Sudan: Abyei seizure by north 'act of war', says south
South Sudan has denounced as an act of war the takeover by north Sudan forces of the contested border town of Abyei.
A southern military spokesman told the BBC the North had attacked the area with 5,000 troops, killing civilians and southern soldiers.
South Sudan is due to become independent in July, but Abyei's status remains to be determined after a referendum on its future was shelved.
The UN has called for an end to fighting between the two sides.
Some 20,000 people, almost the whole population of the town, have fled, aid agency Medecins Sans Frontieres (MSF) has told the BBC.
Spokesman Raphael Gorgeu said residents had moved to Agok, about 45km (28 miles) south of Abyei, and were fleeing further south.
He said 42 people wounded in the fighting in Abyei had been treated at a local MSF hospital.
The seizure of Abyei followed two days of skirmishes, artillery fire and at least one air raid.
A UN Security Council mission is in the capital, Khartoum, and was due to visit Abyei on Monday, but this has now been cancelled.
The BBC's James Copnall in Khartoum says that in a clear demonstration of who is now in charge of Abyei, President Omar al-Bashir issued a decree dismissing the region's administration.
Abyei had been governed by a joint body comprising northerners and southerners, led by a southerner.
The security council will undoubtedly raise this, and the surprise northern military action, in its meetings on Sunday with senior northern officials, including the Vice-President Ali Osman Taha, our correspondent says.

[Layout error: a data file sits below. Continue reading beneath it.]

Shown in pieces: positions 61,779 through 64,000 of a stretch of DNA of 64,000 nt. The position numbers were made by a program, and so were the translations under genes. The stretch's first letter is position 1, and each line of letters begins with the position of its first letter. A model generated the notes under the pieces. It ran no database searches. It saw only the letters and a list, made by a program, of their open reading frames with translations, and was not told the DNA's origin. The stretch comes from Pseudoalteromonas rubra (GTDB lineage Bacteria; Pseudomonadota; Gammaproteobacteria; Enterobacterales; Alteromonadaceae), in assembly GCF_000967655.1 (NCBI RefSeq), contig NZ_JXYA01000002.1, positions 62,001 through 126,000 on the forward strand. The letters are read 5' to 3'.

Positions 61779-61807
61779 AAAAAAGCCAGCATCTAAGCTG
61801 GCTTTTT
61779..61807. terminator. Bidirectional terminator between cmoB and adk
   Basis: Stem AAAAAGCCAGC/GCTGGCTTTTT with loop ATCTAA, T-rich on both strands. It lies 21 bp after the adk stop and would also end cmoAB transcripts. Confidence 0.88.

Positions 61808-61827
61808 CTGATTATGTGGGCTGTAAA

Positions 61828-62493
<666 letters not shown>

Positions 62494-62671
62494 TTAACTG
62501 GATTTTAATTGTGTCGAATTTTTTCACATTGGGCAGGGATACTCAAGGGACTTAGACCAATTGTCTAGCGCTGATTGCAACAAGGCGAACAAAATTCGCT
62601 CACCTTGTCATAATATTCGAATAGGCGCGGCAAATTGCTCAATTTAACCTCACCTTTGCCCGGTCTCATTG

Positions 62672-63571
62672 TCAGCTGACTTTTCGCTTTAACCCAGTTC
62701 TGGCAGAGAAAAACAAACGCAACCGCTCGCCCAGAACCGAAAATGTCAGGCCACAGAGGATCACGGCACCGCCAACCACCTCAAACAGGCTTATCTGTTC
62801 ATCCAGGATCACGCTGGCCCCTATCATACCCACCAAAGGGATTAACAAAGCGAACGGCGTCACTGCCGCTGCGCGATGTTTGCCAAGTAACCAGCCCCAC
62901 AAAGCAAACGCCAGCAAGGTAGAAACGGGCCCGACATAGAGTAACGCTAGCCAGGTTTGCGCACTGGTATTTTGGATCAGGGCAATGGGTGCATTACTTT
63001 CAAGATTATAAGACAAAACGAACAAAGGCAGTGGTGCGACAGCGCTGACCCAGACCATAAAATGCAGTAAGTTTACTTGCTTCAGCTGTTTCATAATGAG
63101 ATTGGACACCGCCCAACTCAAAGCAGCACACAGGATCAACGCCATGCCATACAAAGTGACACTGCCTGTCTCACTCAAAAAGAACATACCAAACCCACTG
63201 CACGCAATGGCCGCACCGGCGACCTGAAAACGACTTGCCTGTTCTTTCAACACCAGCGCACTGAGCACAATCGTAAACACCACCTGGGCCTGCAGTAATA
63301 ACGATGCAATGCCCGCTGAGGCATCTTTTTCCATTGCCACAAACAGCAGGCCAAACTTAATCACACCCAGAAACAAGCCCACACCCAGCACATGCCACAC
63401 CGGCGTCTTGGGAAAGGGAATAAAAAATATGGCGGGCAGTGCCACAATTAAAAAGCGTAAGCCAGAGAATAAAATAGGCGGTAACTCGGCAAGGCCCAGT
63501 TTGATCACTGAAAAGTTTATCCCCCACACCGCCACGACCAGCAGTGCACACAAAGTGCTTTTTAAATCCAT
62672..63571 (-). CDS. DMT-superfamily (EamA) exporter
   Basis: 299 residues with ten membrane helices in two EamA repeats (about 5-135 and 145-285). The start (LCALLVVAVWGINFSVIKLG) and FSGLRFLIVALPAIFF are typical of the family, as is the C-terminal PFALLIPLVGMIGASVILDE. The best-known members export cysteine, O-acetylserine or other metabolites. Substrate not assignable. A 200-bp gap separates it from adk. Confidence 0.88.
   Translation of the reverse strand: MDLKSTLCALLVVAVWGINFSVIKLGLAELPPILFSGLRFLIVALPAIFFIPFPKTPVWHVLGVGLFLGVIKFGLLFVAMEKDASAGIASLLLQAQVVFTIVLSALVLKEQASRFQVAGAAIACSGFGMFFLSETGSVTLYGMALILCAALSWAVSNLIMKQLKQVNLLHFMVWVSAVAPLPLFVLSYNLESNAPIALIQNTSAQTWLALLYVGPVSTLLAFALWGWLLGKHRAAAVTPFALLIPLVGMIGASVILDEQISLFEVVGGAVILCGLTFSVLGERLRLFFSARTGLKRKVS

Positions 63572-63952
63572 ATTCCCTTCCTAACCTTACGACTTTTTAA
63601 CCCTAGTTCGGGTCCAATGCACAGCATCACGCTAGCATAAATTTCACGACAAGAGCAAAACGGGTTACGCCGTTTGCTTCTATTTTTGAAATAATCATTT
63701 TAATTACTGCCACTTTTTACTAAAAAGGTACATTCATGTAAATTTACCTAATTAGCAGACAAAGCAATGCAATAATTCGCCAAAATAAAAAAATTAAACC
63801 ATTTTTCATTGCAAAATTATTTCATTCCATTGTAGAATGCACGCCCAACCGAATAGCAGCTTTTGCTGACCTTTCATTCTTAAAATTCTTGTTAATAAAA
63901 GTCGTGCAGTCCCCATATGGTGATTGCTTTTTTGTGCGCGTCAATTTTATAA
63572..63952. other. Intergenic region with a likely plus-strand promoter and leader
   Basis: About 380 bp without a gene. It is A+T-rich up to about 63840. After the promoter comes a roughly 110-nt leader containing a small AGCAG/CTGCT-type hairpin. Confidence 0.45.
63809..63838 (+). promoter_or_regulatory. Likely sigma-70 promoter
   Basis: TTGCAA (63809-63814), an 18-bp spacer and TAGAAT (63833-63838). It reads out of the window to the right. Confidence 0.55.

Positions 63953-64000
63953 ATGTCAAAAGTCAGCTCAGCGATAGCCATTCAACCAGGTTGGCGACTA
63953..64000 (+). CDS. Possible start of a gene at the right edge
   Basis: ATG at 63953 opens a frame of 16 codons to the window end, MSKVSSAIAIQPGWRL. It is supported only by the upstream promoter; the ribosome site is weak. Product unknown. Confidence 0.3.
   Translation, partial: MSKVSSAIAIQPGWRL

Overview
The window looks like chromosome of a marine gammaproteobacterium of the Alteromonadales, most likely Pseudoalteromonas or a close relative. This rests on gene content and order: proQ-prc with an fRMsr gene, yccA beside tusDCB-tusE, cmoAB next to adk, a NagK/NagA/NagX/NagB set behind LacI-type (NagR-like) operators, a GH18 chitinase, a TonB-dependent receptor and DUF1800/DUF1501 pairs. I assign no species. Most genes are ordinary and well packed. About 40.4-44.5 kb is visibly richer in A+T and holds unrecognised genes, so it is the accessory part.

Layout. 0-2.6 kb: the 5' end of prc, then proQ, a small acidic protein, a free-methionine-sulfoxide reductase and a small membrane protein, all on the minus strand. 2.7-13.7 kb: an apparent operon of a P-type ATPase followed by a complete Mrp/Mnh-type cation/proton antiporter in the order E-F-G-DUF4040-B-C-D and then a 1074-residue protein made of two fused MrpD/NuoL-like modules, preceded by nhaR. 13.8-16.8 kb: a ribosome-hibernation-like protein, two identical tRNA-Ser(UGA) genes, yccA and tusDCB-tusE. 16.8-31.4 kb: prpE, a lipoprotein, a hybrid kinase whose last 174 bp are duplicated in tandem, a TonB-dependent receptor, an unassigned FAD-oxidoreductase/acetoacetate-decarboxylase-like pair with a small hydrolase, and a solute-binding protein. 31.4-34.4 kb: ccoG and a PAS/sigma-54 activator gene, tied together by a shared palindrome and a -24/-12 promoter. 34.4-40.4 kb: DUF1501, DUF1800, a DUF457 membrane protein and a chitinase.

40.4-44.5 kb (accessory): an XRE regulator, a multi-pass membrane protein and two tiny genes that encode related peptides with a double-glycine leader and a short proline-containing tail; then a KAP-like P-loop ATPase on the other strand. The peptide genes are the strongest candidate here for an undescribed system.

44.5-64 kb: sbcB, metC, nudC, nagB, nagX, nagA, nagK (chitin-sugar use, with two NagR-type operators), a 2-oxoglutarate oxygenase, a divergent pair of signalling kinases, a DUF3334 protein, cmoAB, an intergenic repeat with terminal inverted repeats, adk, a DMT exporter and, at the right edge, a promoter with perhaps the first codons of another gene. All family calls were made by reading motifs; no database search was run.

Southern military spokesman Col Philip Aguer said the North had committed an aggression, and called for the international community to step in.
"If the international community do not intervene quickly to rescue the situation then this is a complete violation of the comprehensive peace agreement, a complete violation of the ceasefire, and it is a declaration of war by Khartoum," he told the BBC.
Southern 'ambush' criticised
The north says it acted after 22 of their men were killed in a southern ambush on Thursday.
This is a convincing northern military victory, making use of its greater resources.
The key question now is whether the north has, in seizing Abyei, fulfilled its objective.
A northern general, Ahmed Abdalla, told the BBC his men would go up to the river at the south of the region of Abyei.
If this is the case, the north will have de facto control over Abyei.
But southerners must be nervous that this is the start of a larger attack.
Some of the south's most valuable oil fields are just over the border from Abyei.
The UN Security Council is in Sudan, and will surely make it clear no-one wants a new north-south war.
But these are dangerous times in Sudan.
The UN said the northern troops who were ambushed were being escorted out of Abyei by UN peacekeepers.
UN officials described the incident as "a criminal attack" and the US called on South Sudan to "account" for the assault.
Washington said the attack was "in direct violation" of the agreement signed by the north and south in January to "remove all unauthorised forces" from Abyei.
South Sudanese forces denied responsibility for the incident.
Tension over Abyei - claimed by a southern group, the Dinka Ngok, and northern nomads, the Misseriya - has been rising since a referendum on its future scheduled for January was postponed.
Since then there have been fears clashes in Abyei could spark a new north-south war, which this latest incident will do nothing to dispel, our correspondent says.
Under a 2005 north-south peace deal, which ended 22 years of civil war, Abyei was granted special status and a joint north-south administration set up in 2008.